Crouching Tiger, Hidden Dragon. It's a visible improvement over the earlier, lower-bandwidth release, but the differences aren't dramatic, and the absence of extras should be taken into account when considering the "enhanced" value of this edition. It's still a fine presentation of a great movie.">
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Columbia TriStar Home Video presents
"Fighters have rules, too: friendship, trust, integrity. Without rules, we wouldn't survive for long."
DVD ReviewCrouching Tiger, Hidden Dragon (Wo hu cang long) burst onto cinema screens around the world in the year 2000, introducing a wider audience to the style pioneered by the Hong Kong film industry. The film became the highest-grossing subtitled film to date in the United States, a stunning adventure filled with dazzling fight sequences, rich characters and an emotional depth unseen in American "action" movies. (For more information on the film and its storyline, see our own Dan Heaton's review of the original DVD edition.) The positive box-office response to Crouching Tiger and the Jackie Chan releases helped to open the Western cinema to Eastern aesthetics and productions; witness the upcoming wide release of Wo Ping Yuen's 1993 opus, Iron Monkey.
Some long-time fans of the Hong Kong genre have dismissed Crouching Tiger, Hidden Dragon as a johnny-come-lately effort that caught the attention of critics and audiences, thanks to savvy marketing and timing. The point has some merit, but to suggest that, say, The Heroic Trio is equivalent to Crouching Tiger is to ignore Ang Lee's considerable achievement here. The combat scenes are gorgeous and freewheeling, eschewing naturalism in favor of a balletic approach that combines intense hand-to-hand combat with a hovering, pseudo-magical approach to the staging. Action choreographer Wo Ping Yuen uses "wire-fu" rigs and trick photography to enable the actors to float across rooftops, leap across vast spaces, and run up walls with the greatest of ease. Bodies and weapons fly, spin and float in brilliant defiance of the laws of physics; the fights are poetry in motion, as beautiful as they are exciting.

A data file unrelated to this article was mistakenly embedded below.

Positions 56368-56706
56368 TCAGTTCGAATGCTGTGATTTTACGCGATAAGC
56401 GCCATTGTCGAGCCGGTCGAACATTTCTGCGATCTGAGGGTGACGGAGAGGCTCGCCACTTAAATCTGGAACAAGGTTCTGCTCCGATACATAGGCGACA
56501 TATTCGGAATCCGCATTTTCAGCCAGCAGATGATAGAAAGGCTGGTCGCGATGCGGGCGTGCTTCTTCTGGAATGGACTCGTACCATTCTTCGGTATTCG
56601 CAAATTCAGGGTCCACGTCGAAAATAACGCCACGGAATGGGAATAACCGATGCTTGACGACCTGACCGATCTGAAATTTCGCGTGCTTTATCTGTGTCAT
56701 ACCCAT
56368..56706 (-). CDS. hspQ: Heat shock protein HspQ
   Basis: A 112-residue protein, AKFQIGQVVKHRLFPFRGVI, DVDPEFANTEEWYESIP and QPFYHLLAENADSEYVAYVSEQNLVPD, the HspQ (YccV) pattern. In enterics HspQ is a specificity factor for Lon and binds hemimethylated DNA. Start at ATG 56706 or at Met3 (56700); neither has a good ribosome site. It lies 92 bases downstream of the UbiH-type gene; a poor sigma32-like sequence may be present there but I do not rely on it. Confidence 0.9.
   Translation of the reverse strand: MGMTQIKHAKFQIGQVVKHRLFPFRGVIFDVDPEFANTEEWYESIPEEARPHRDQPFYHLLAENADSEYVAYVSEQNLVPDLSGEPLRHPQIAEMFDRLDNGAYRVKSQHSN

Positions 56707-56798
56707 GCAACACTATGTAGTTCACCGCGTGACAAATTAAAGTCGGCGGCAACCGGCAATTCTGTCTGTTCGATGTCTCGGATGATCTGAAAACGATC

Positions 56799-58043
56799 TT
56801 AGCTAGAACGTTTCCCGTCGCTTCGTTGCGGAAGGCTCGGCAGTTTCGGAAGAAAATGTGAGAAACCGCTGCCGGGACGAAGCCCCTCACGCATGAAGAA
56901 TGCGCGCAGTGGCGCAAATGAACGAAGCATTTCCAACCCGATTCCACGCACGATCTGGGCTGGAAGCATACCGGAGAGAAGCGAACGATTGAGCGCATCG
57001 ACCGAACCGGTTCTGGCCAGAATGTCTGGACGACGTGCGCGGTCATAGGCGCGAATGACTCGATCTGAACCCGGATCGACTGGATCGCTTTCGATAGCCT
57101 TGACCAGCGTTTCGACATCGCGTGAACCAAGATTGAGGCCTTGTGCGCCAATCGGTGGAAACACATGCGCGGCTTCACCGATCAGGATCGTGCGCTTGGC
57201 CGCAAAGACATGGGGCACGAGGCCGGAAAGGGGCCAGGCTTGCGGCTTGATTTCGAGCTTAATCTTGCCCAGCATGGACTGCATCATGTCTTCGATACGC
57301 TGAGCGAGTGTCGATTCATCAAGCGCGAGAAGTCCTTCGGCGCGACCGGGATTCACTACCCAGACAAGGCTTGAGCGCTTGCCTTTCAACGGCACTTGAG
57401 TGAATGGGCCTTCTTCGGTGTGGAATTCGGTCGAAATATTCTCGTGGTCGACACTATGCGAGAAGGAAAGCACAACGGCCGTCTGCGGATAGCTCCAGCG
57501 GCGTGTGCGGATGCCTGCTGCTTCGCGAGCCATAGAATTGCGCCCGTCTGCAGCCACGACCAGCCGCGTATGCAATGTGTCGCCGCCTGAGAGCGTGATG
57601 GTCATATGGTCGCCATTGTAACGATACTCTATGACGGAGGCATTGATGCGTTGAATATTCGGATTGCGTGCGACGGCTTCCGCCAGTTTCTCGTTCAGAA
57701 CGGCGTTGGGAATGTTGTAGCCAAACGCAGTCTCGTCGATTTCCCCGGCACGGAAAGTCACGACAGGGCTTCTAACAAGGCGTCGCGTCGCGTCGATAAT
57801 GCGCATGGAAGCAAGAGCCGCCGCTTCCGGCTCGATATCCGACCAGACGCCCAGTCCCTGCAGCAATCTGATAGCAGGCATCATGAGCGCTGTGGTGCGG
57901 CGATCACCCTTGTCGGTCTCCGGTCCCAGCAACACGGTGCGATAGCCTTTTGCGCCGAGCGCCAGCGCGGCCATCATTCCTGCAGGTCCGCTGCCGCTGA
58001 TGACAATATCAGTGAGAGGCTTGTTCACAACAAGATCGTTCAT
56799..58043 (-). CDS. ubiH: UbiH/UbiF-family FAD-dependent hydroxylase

What strikes one most on repeated viewings is the story's emotional richness. Mature warriors Yu Shu Lien (Michelle Yeoh) and Li Mu Bai (Chow Yun Fat) suffer self-imposed deprivation, barely cognizant of their deep love for one another. Lien attempts to impart her wisdom to the young Jen Yu (Zhang Ziyi), an exceptionally skilled young fighter forced into a political marriage as she yearns for her desert bandit lover, Lo (Chen Chang). There are layers of feeling here that become more evident as the plot becomes more familiar—the lead performances are full of nuance and repressed feeling, and the heart-rending climax becomes more painful with each viewing. Even the witch-warrior villainess, Jade Fox (Pei-pei Cheng), is a sympathetic character in her way, twisted by hatred and envy but recognizably human. Director Ang Lee knows how to handle actors, female characters in particular, and his considerable skills make the film much more substantial than it might have been.
Crouching Tiger, Hidden Dragon is one of those rare, near-perfect films that strikes every note with style and confidence. The production design establishes an otherworldly fairy-tale China that makes every building and costume seem fresh. The story is entertaining and satisfying, the martial-arts action enthralling and the emotions honest and deeply resonant. Crouching Tiger, Hidden Dragon transcends its genre while reveling in its conventions; a fine introduction to the Hong Kong style, and an important film in its own right. Recommended.